SIGNS, of course, is a title referring to the signs of faith as much as it is the signs in the corn field. This is a movie which is about the universe, or God, having a plan and that everything turns out just right. This would, by extrapolating a little bit, mean that all the faceless people who died in the invasion were always destined to die at the hands of extra terrestrials, but we can put that aside for a moment. Where a normal movie does everything it can to avoid being too much about coincidence, SIGNS is a movie which wants to not only be about coincidence, but to embrace it as a predetermined path. That’s a bold move. It works, somewhat. Pushing against the success of the message are the fact that this is a Hollywood script written by a man who controls what will happen. Of course everything can happen in a pre-determined way: it is scripted! Secondly, some of the dialogue which leads to the coincidental revelations is a little forced, most notably a conversation on a couch between Graham and Merrill about faith, which turns to coincidence only as a way of setting the audience up for what will happen in the third act. It is a strange scene, one which feels like a forced bit of exposition in a movie which works hard to be about quiet subtlety.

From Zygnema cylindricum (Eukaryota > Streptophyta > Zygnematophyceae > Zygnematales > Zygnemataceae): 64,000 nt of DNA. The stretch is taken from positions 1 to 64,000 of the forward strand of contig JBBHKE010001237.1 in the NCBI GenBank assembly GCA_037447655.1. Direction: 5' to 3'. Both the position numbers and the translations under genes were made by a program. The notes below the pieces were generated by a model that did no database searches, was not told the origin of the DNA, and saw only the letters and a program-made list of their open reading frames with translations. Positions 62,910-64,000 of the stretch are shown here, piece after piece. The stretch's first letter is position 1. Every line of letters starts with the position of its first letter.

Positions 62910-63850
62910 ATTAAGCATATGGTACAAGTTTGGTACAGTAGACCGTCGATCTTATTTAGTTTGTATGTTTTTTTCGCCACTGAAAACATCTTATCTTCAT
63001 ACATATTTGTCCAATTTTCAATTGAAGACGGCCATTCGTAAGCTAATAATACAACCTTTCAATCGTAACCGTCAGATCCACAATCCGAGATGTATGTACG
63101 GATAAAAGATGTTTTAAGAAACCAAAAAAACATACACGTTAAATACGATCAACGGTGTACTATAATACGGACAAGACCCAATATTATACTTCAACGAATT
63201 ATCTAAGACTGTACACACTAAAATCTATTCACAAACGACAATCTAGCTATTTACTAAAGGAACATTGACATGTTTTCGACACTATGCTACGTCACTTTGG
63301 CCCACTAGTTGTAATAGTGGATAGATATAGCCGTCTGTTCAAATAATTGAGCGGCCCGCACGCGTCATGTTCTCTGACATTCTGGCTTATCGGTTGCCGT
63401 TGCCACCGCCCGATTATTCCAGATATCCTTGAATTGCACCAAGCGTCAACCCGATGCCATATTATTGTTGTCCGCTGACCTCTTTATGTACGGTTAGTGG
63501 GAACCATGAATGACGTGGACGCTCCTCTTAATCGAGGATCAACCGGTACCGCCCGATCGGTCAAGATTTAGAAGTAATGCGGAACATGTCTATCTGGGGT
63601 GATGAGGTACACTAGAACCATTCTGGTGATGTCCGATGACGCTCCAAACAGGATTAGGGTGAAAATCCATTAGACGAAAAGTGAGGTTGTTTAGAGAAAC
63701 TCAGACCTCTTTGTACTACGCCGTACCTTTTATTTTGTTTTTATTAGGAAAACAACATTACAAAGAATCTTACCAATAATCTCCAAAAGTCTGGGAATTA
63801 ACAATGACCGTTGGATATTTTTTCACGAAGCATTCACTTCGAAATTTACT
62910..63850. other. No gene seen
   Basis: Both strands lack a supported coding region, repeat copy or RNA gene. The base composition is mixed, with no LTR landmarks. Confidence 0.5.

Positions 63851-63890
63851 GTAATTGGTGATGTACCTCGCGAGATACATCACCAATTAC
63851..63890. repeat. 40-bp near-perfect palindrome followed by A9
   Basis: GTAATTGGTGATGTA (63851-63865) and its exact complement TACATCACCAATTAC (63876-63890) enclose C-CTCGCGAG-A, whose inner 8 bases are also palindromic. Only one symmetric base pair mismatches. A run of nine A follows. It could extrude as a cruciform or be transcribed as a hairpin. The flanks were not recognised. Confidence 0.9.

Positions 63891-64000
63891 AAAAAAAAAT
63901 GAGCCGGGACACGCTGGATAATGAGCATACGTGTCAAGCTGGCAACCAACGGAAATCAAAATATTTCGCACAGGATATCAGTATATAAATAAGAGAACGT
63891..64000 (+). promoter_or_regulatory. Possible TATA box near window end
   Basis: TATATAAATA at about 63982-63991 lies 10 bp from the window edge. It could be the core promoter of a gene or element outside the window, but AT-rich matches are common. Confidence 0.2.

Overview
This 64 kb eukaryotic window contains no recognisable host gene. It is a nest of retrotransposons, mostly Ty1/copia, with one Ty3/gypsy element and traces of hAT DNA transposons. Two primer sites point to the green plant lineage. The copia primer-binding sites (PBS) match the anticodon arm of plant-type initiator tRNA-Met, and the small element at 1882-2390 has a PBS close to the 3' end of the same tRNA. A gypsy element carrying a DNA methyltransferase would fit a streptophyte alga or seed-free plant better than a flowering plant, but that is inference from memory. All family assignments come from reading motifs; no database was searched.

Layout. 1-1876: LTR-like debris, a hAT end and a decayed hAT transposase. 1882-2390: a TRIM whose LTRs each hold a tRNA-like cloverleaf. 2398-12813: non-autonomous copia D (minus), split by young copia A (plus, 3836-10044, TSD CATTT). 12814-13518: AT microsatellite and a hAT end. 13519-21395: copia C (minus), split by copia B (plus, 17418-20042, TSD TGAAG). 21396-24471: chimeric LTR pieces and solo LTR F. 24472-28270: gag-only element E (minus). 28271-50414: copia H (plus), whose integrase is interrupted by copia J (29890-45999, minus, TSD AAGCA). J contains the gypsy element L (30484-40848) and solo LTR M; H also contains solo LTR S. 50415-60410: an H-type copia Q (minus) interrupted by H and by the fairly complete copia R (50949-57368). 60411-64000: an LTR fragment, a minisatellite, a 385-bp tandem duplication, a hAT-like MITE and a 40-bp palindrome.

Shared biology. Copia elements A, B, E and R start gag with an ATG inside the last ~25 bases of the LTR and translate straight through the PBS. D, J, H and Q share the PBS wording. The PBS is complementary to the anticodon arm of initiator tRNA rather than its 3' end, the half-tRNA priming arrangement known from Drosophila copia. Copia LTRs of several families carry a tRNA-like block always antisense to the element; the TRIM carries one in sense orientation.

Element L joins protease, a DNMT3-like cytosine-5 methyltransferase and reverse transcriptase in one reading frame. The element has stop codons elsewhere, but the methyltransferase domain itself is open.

Watching this movie, it is easy to see how Shyamalan may have thought that THE HAPPENING might have been a success rather than a monumental failure. SIGNS is a quiet movie which works because it is about small things. Cherry Jones is almost annoyingly mundane as a police officer, but the tone works for this film. This tone extends beyond that character as well. Part of the reason it works is that we have seen Mel Gibson be funny and deadpan enough throughout his career, that his doing so in this movie reveals character rather than masks it. Joaquin Phoenix has some great line delivery from some dialogue that is among Shyamlan’s best. The problem with HAPPENING is that it had Mark Wahlberg being mundane, Zooey Deschanel being mundane, and everyone else in it being mundane. There was no activation of energy anywhere. SIGNS has a wonderful turn by a 6 year old Abigail Breslin to keep it infused with life, Gibson’s humor, Phoenix’s skill, and a surprisingly grounded performance by young Rory Culkin. There are sections of this movie which are so quiet and so understated that it risks toppling, but the movie always stays on the correct side of that line.